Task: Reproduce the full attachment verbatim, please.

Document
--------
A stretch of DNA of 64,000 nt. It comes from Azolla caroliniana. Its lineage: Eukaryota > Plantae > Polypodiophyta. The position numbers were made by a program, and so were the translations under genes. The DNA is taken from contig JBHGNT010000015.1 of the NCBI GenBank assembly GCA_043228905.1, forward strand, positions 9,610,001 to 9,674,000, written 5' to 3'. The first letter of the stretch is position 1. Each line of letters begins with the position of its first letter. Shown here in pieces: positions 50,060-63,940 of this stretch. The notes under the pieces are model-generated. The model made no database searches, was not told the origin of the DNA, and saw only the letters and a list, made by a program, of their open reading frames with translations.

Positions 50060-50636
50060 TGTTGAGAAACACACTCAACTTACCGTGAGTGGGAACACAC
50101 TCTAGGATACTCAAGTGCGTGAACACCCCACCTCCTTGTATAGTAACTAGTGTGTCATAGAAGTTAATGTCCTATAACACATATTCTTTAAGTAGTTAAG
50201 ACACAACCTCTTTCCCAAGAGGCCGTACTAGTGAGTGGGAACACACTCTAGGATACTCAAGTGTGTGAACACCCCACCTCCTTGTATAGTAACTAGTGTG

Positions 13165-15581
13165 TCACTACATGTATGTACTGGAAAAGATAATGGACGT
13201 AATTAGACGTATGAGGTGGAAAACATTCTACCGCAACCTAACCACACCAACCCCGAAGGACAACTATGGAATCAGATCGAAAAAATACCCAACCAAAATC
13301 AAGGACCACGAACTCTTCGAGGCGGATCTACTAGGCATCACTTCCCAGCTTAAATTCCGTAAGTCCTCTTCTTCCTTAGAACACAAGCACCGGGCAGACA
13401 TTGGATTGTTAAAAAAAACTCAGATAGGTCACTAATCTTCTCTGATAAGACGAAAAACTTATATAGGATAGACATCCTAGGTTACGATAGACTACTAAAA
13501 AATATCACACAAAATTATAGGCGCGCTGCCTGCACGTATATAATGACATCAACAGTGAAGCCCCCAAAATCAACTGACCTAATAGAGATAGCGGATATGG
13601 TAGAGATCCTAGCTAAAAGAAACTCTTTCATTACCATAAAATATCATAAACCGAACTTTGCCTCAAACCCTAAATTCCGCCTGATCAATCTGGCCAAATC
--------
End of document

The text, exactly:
A stretch of DNA of 64,000 nt. It comes from Azolla caroliniana. Its lineage: Eukaryota > Plantae > Polypodiophyta. The position numbers were made by a program, and so were the translations under genes. The DNA is taken from contig JBHGNT010000015.1 of the NCBI GenBank assembly GCA_043228905.1, forward strand, positions 9,610,001 to 9,674,000, written 5' to 3'. The first letter of the stretch is position 1. Each line of letters begins with the position of its first letter. Shown here in pieces: positions 50,060-63,940 of this stretch. The notes under the pieces are model-generated. The model made no database searches, was not told the origin of the DNA, and saw only the letters and a list, made by a program, of their open reading frames with translations.

Positions 50060-50636
50060 TGTTGAGAAACACACTCAACTTACCGTGAGTGGGAACACAC
50101 TCTAGGATACTCAAGTGCGTGAACACCCCACCTCCTTGTATAGTAACTAGTGTGTCATAGAAGTTAATGTCCTATAACACATATTCTTTAAGTAGTTAAG
50201 ACACAACCTCTTTCCCAAGAGGCCGTACTAGTGAGTGGGAACACACTCTAGGATACTCAAGTGTGTGAACACCCCACCTCCTTGTATAGTAACTAGTGTG

Positions 13165-15581
13165 TCACTACATGTATGTACTGGAAAAGATAATGGACGT
13201 AATTAGACGTATGAGGTGGAAAACATTCTACCGCAACCTAACCACACCAACCCCGAAGGACAACTATGGAATCAGATCGAAAAAATACCCAACCAAAATC
13301 AAGGACCACGAACTCTTCGAGGCGGATCTACTAGGCATCACTTCCCAGCTTAAATTCCGTAAGTCCTCTTCTTCCTTAGAACACAAGCACCGGGCAGACA
13401 TTGGATTGTTAAAAAAAACTCAGATAGGTCACTAATCTTCTCTGATAAGACGAAAAACTTATATAGGATAGACATCCTAGGTTACGATAGACTACTAAAA
13501 AATATCACACAAAATTATAGGCGCGCTGCCTGCACGTATATAATGACATCAACAGTGAAGCCCCCAAAATCAACTGACCTAATAGAGATAGCGGATATGG
13601 TAGAGATCCTAGCTAAAAGAAACTCTTTCATTACCATAAAATATCATAAACCGAACTTTGCCTCAAACCCTAAATTCCGCCTGATCAATCTGGCCAAATC